The lights are on
This Week in Mobile brings some big names to the touch screen, as well as a few relatively unknown indies. If you play your cards right, you might also get a Swedish spelling lesson.
DropchordDeveloper: Double FinePlatform: Android; iOSPrice: $2.99
Tim Schafer’s Double Fine Productions isn’t known for music games, but it knows how to make one. Dropchord is now available over Android an iOS, offering players a chance to tilt and touch their way through challenging levels to the sound of an originally created electronica soundtrack. While this isn’t a rhythm-based game, it does seamlessly incorporate music into gameplay. Headphones recommended.
rymdkapselDeveloper: GrapefruktPlatform: Android; iOSPrice: $3.99
Swedish game designer Martin Jonasson describes his latest title, rymdkapsel (no, it’s not capitalized; yes, it’s spelled correctly), as “a meditative strategy game set in space.” More specifically, this multiplatform game tasks players with building up a space station while fighting off polygonal enemies. There are neon-colored rooms to be constructed, workers to be managed, and intricate planning to be done. rymdkapsel decidedly trades in the complexity of some strategy games for a more accessible approach to the genre.
The DrowningDeveloper: DeNA; Scattered EntertainmentPlatform: iOSPrice: Free
Ben Cousins, general manager of Scattered Entertainment, used to be executive producer for EA on several titles in the Battlefield series. He’s since moved on to develop smaller, free-to-play games, and The Drowning is his first major project. Set in a zombie-filled, post-apocalyptic world, it’s a touch-based FPS that uses an innovative two-finger firing control scheme. I don’t expect this game to revolutionize any genres, but it’s definitely worth checking out.
Kid TrippDeveloper: Not Done Yet Games; Mike BurnsPlatform: iOSPrice: $0.99
Not Done Yet Games is a small, American-based indie studio led by 19 year-old Mike Burns. Its latest project is Kid Tripp, a heavily-pixilated, heavily Mario-inspired side-scrolling platformer. Although many of Kid Tripp’s stages are brief, its platforming components require quick reactions and very precise timing. This game is simple, but it’s very well-crafted.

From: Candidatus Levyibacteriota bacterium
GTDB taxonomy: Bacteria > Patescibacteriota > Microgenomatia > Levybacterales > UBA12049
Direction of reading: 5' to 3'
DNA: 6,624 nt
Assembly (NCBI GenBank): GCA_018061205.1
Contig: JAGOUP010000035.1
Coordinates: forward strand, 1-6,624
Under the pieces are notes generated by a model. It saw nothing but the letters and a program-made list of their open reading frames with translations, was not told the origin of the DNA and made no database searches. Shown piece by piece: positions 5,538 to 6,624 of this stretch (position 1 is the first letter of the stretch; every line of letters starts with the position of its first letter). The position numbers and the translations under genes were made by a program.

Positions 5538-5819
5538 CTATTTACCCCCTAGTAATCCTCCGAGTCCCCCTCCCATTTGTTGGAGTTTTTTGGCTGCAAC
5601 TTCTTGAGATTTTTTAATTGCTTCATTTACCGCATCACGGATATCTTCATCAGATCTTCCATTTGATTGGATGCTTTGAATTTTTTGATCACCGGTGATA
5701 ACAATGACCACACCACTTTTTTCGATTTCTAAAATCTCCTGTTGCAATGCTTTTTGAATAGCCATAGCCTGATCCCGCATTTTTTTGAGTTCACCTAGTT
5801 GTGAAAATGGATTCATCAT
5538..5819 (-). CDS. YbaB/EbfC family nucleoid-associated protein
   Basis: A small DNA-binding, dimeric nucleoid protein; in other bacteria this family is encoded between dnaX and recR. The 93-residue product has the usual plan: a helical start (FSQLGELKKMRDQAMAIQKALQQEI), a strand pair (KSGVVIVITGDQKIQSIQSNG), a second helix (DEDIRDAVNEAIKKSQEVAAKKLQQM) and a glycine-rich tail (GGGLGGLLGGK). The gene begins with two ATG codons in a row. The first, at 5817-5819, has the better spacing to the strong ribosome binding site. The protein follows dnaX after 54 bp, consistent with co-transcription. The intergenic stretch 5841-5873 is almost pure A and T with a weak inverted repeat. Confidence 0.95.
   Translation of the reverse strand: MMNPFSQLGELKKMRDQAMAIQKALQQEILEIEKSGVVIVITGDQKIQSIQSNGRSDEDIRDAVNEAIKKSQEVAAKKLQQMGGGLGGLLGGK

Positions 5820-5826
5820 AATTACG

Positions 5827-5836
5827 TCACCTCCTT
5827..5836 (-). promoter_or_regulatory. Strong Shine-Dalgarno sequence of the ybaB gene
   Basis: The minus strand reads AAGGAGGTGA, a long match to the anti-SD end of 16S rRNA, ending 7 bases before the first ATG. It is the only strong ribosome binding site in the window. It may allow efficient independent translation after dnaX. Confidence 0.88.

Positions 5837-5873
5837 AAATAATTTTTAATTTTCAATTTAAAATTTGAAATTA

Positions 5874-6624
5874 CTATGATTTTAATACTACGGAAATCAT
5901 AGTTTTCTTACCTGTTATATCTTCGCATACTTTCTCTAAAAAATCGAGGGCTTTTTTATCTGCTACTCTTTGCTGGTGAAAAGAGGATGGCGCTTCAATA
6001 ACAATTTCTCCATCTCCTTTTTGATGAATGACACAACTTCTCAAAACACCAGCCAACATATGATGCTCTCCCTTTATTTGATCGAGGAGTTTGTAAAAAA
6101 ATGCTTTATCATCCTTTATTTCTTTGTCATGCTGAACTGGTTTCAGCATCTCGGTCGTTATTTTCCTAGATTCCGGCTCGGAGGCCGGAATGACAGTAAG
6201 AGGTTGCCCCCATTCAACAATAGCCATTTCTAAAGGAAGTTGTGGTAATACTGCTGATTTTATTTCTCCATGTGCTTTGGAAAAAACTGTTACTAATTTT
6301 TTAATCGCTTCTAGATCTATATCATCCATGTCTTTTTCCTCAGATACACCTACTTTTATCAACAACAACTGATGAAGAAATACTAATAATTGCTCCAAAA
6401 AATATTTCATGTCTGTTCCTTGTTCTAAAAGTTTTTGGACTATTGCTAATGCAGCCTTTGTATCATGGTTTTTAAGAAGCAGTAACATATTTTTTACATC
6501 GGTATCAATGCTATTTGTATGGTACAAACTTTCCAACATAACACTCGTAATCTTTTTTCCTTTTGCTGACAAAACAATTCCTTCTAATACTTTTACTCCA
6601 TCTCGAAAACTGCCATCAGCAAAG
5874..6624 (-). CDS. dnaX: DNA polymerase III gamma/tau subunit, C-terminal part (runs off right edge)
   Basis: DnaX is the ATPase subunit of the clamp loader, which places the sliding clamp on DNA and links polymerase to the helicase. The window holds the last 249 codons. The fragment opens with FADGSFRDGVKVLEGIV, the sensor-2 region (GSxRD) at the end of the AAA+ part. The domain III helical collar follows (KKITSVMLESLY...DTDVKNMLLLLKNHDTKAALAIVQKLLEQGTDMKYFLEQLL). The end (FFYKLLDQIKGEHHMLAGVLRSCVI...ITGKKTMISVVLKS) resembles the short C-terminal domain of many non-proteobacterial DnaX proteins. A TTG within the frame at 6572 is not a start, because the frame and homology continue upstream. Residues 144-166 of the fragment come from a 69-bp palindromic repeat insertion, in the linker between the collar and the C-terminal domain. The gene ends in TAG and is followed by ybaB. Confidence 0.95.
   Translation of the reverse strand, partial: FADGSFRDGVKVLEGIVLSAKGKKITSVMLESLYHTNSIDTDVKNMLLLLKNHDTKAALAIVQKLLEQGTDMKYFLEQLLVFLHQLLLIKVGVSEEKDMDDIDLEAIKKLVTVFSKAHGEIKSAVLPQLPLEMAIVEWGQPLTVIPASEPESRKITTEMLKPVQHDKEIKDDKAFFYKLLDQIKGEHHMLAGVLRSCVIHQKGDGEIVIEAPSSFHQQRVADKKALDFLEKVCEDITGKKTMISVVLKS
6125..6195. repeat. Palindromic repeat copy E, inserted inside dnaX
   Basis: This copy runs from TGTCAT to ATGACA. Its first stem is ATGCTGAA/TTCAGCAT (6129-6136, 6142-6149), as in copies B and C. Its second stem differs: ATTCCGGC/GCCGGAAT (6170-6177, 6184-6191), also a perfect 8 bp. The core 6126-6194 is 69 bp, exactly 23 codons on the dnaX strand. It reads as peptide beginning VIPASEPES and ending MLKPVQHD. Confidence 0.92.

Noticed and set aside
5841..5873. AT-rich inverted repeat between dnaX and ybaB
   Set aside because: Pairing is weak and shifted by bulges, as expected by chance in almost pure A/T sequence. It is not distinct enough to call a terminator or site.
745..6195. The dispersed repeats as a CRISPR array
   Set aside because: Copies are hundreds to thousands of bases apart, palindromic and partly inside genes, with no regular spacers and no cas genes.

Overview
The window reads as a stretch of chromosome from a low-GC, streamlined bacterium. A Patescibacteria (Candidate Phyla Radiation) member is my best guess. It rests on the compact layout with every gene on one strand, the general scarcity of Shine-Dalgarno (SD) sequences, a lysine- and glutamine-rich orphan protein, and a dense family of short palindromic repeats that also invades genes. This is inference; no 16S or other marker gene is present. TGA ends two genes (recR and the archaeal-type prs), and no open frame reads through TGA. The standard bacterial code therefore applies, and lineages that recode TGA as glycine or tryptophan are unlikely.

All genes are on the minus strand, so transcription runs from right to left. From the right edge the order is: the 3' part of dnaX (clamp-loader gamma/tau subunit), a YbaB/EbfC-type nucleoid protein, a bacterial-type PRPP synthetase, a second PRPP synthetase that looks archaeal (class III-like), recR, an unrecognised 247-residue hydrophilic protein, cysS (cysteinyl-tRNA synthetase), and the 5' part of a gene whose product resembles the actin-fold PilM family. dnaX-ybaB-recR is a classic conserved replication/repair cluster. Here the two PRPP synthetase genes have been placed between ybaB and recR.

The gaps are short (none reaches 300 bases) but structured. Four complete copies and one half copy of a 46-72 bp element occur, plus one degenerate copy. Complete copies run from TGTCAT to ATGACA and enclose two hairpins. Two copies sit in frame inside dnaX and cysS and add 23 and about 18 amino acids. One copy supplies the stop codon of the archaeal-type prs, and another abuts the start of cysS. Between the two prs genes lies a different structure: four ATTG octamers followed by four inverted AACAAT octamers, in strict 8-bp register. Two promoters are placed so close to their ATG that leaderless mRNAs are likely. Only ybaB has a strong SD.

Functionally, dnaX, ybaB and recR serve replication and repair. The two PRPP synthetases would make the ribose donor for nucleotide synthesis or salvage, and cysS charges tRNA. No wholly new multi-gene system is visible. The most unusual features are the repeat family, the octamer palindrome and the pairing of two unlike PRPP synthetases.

A Ride into the MountainsDeveloper: Chia-Yu Chen & Lee-Kuo ChenPlatform: Android; iOSPrice: $0.99
In A Ride Into the Mountains you play as Zu, a young boy equipped a bow, arrows, and a trusty steed. Your sole purpose is to protect a mysterious mountain relic, which takes a difficult turn when a meteorite filled with demons lands nearby. Your primary mode of defense is archery, which requires a simple pull and release touch method. Shots can be charged by increasing hold time, and tapping a second finger can activate a slow-motion focus mode. The overall aesthetic of this game has a very zen-like quality, and is best understood by simply trying it out.
The Drowning is somewhat interesting, but the 2 finger control scheme is just ok, and you have to wait for energy to refill to actually fight, plus it's basically a giant arcade game, no campaign type lvls, all score based missions. Quite boring, even for a free game